GAVS – The Synchronous Session

synchronous session 1Communicate 4.3.1 The Synchronous Session

If discussion boards are the heart of the online course, we may think of the synchronous sessions as its heartbeat. People connect and form friendships by sharing experiences. Sometimes these experiences are in the past, as when two people have visited the same city in a foreign country; but more commonly, the shared experience is in the presence of the other person, like when two people meet at a party. In the virtual classroom, most of the students’ interactions are independent of the other learners. Even while actively posting and responding on discussion boards, a student may feel like his/her posts and comments resemble a castaway’s messages dispersed inside bottles: carefully crafted, but tossed into a current of posts and replies. Others may read the post but not care enough to comment, especially if they already have met their quota. The facilitator can use policies to encourage active participation and frequent responses from students, but sometimes a virtual teacher needs another tool to increase student engagement.

Consistent use of synchronous sessions, either to deliver instruction or to facilitate a Socratic discussion, gives students a chance to interact with the instructor and others in real time. Students can see their instructor’s face and reaction to their comments, which provides immediate feedback, even if it is only a nod or a shrug. Audio and visuals help convey the tone of these comments as well. A teacher may hold online office hours where students can check in weekly with questions and comments, and these meetings are more intimate than an email correspondence, where the time between messages creates more distance. Students might speak more freely in a synchronous session because each utterance carries less weight, and there is less of a lag time between responses.

The interaction among students during a synchronous session befits the classroom culture as well. At first these sessions might seem like a chore for students, but once they have the opportunity to interact with their peers, they will look forward to these sessions. Rob Kelly, in his post “Build Community, Extend Learning with Online Synchronous Sessions,” discusses how two education professors at St. Leo University used Elluminate in their online courses to help build community. Their sessions were optional, but most had 80% attendance rates.

Todd and Mukherjee asked students Likert scale and open-ended questions about their experience with these synchronous sessions. “Over and over again in different ways, [students] talked about how there was no more social isolation.”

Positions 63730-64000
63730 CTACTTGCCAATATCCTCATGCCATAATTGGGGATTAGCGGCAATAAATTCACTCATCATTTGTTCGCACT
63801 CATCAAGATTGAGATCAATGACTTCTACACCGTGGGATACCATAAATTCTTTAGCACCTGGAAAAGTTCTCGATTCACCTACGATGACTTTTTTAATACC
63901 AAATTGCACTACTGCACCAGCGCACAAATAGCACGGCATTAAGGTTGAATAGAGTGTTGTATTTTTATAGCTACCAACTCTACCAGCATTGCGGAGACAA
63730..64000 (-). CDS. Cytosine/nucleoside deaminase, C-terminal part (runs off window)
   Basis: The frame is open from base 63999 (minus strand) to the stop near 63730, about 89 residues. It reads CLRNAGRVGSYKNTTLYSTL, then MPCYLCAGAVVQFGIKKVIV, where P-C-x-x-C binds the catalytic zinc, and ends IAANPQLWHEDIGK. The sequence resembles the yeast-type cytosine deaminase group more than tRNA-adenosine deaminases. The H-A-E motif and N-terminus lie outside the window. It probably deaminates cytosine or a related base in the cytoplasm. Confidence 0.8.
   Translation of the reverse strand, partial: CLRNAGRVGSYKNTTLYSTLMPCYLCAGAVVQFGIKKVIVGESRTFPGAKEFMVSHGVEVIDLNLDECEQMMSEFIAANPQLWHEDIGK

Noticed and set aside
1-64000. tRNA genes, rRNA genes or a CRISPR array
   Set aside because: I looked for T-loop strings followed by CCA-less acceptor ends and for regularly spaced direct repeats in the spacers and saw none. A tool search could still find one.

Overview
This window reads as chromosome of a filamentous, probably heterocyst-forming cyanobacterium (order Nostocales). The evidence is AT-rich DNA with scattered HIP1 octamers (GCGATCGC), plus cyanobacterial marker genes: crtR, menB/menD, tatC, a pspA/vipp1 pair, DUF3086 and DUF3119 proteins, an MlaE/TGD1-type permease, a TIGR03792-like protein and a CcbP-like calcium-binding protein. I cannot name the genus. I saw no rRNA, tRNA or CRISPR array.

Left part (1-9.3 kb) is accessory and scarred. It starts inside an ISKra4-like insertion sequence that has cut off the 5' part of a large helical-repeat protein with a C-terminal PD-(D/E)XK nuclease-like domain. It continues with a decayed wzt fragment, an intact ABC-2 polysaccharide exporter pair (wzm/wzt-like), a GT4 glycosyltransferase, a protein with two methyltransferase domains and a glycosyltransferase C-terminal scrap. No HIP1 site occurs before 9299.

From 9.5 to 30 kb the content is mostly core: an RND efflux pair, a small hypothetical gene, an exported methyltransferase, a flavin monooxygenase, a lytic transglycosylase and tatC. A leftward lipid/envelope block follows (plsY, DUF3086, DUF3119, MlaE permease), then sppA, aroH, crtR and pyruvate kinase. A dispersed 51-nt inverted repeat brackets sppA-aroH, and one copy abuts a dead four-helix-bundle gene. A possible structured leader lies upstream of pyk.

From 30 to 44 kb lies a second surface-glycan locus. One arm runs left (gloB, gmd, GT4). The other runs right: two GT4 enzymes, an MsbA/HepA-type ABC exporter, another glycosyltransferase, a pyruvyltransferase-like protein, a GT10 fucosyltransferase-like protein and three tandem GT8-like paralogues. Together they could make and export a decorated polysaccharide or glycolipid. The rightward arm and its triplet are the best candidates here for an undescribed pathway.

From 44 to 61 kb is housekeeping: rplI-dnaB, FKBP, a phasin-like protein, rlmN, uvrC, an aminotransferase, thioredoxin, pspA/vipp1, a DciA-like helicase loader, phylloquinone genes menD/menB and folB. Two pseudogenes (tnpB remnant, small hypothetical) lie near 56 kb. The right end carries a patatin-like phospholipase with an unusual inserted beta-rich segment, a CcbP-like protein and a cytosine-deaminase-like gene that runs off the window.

Overall, these interactions help humanize the class, and when students can connect a face and a voice with a name on a post, they will be more likely to pay attention. As Ben Nelson of the Minerva Project notes,

The close conversations between students and professor is small groups that explore subject matter. Well, turns out you can do that online as well, and you can do it in a better way than you can in an offline classroom….The results were universally accepted that the online class was far superior to the offline class simply for the fact of the matter that even though there were the same number of students in the class, when you look straight into that [web] camera and the professor sees your face and all of the other students see your face, you are playing attention.

More Clicks, Fewer Bricks: The Lecture Hall is Obsolete

Even if some students do not have webcams or smart phones that would allow them to video-conference, most Learning Management Systems include a chat feature that lets the professor moderate discussions and alert students who seem disengaged.

Synchronous sessions help create a shared experience that brings students together intellectually and socially. Routine sessions facilitates social learning as students ask and answer each others’ questions and helps dispel misconceptions about course material. When the students are learning from each other and receive immediate feedback, they are more invested in the class. They care more about what the teacher thinks of their work, and they want to use discussion forums to follow up on conversations and ideas started during the synchronous session. Since technology makes these sessions easy to set up and facilitate, there is no reason for a virtual teacher to ignore this powerful tool.

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One Response to GAVS – The Synchronous Session

  1. Pingback: GAVL – Self-Reflection | Kinetic ED

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